Evolution Genetics News

New findings re the mechanism of genetic change?

Spread the love

In water fleas, from ScienceDaily:

Current theory says similar conditions will favor phenotype changes within and across generations of organisms. Walsh’s experiment, which involved about 25 lineages of Daphnia, contradicts that thought.

“The surprising aspect of our research is, they couldn’t do both,” said Walsh, who is lead author on a paper published in Proceedings of the Royal Society B. “They could either do something that strengthens their own fitness and their own survival or they could do something to strengthen the fitness and survival of future generations. What we’re trying to find now is what makes these responses happen.”

“Dr. Walsh’s research suggests that environmental cues experienced by one generation can affect growth and maturation of future generations in ways that are not explained by current theory,” she said. “This elegant study highlights the need for the use of similar experiments to test important biological theories with direct implications for how organisms are affected by changes in their environment.”

Here’s the abstract:

Much work has shown that the environment can induce non-genetic changes in phenotype that span multiple generations. Theory predicts that predictable environmental variation selects for both increased within- and across-generation responses. Yet, to the best of our knowledge, there are no empirical tests of this prediction. We explored the relationship between within- versus across-generation plasticity by evaluating the influence of predator cues on the life-history traits of Daphnia ambigua. We measured the duration of predator-induced transgenerational effects, determined when transgenerational responses are induced, and quantified the cues that activate transgenerational plasticity. We show that predator exposure during embryonic development causes earlier maturation and increased reproductive output. Such effects are detectable two generations removed from predator exposure and are similar in magnitude in response to exposure to cues emitted by injured conspecifics. Moreover, all experimental contexts and traits yielded a negative correlation between within- versus across-generation responses. That is, responses to predator cues within- and across-generations were opposite in sign and magnitude. Although many models address transgenerational plasticity, none of them explain this apparent negative relationship between within- and across-generation plasticities. Our results highlight the need to refine the theory of transgenerational plasticity. (paywall)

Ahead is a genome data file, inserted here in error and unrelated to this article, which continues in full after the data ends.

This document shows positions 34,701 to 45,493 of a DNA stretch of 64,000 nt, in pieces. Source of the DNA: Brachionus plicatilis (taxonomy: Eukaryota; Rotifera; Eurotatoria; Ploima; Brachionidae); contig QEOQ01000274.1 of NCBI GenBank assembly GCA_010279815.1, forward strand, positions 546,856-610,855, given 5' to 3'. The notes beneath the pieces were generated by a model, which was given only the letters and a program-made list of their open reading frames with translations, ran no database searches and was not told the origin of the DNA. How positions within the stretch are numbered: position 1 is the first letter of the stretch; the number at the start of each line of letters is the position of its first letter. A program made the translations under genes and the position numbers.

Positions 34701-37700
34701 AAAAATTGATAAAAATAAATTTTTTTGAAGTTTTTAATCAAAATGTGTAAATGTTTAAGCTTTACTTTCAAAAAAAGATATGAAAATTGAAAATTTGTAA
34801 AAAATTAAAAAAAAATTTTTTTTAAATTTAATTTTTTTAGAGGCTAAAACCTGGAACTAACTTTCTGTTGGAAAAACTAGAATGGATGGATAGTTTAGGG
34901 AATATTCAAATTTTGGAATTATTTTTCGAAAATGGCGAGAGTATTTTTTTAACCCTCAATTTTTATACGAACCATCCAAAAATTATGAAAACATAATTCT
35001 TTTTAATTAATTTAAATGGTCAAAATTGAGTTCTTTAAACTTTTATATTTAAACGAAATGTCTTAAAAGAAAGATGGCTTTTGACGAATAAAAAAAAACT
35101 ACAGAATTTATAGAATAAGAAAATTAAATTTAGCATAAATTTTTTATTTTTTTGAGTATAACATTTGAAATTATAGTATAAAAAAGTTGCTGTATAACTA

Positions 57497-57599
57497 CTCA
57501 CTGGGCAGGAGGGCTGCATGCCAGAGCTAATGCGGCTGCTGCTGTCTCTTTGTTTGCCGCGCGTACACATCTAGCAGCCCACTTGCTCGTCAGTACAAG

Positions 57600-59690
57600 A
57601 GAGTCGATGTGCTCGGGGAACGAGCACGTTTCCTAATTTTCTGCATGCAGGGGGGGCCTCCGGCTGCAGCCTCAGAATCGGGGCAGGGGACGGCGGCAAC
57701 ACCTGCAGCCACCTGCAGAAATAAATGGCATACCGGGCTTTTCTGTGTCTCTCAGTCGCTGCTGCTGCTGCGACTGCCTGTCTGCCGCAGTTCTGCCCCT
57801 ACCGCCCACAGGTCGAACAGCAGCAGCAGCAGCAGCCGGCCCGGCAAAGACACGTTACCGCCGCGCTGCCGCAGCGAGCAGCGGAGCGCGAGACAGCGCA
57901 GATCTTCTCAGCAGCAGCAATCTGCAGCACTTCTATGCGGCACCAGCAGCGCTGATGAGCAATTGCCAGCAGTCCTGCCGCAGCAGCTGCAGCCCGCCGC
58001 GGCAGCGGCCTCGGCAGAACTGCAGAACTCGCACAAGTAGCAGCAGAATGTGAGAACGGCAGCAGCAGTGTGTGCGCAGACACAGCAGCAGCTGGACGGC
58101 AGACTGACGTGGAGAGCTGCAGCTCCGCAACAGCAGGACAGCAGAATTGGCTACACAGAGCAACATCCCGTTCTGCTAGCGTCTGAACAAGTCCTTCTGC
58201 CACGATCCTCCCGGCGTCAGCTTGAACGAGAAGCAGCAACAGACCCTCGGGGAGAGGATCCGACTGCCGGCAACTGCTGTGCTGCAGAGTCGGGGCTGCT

Follow UD News at Twitter!

3 Replies to “New findings re the mechanism of genetic change?

  1. 1
    bornagain77 says:

    as to: “Walsh and his co-authors found that these threats could lead to changes in development rates of the Daphnia that could last for two generations. Their results also consistently showed that a negative relationship existed between within generation alterations of development and trans-generational changes. In other words, the more changes within a generation almost always correlated with less change from the norm in the next generation.”

    So it seems, contrary to what Darwinism would predict, there is in-built limits to phenotypic plasticity.

  2. 2
    ppolish says:

    Innovative, Creative, Purposeful, and far reaching effects. High School Textbook Darwinism gives us squat as tools to understand true Bio Reality. “Oh, but the “fittest” survived”. Tautological Squat lessons for the High Schoolers.

  3. 3
    Dionisio says:

    ***********************************************************
    ***********************************************************
    ***********************************************************

    Very interesting summary written by gpuccio:

    Indeed, what we see in research about cell differentiation and epigenomics is a growing mass of detailed knowledge (and believe me, it is really huge and daily growing) which seems to explain almost nothing.

    What is really difficult to catch is how all that complexity is controlled. Please note, at this level there is almost no discussion about how the complexity arose: we have really non idea of how it is implemented, and therefore any discussion about its origin is almost impossible.

    Now, there must be information which controls the flux. It is a fact that cellular differentiation happens, that it happens with very good order and in different ways in different species, different tissues, and so on. That cannot happen without a source of information. And yet, the only information that we understand clearly is then protein sequence information. Even the regulation of protein transcription at the level of promoters and enhancers by the transcription factor network is of astounding complexity.

    Please, look at this paper:

    Uncovering Enhancer Functions Using the ?-Globin Locus.

    http://www.ncbi.nlm.nih.gov/pm.....004668.pdf

    In particular Fig. 2.

    And this is only to regulate the synthesis of alpha globin in red cells, a very straightforward differentiation task.

    So, I see that, say, 15 TFs are implied in regulating the synthesis of one protein, I want to know why, and what controls the 15 TFs, and what information guides that control. My general idea is that, unless we find some completely new model, information that guides a complex process, like differentiation, in a reliable, repetitive way must be written, in some way, somewhere.

    That’s what I want to know: where that information is written, how it is written, how does it work, and, last but not least, how did it originate?

    — gpuccio

    ***********************************************************
    ***********************************************************
    ***********************************************************

Leave a Reply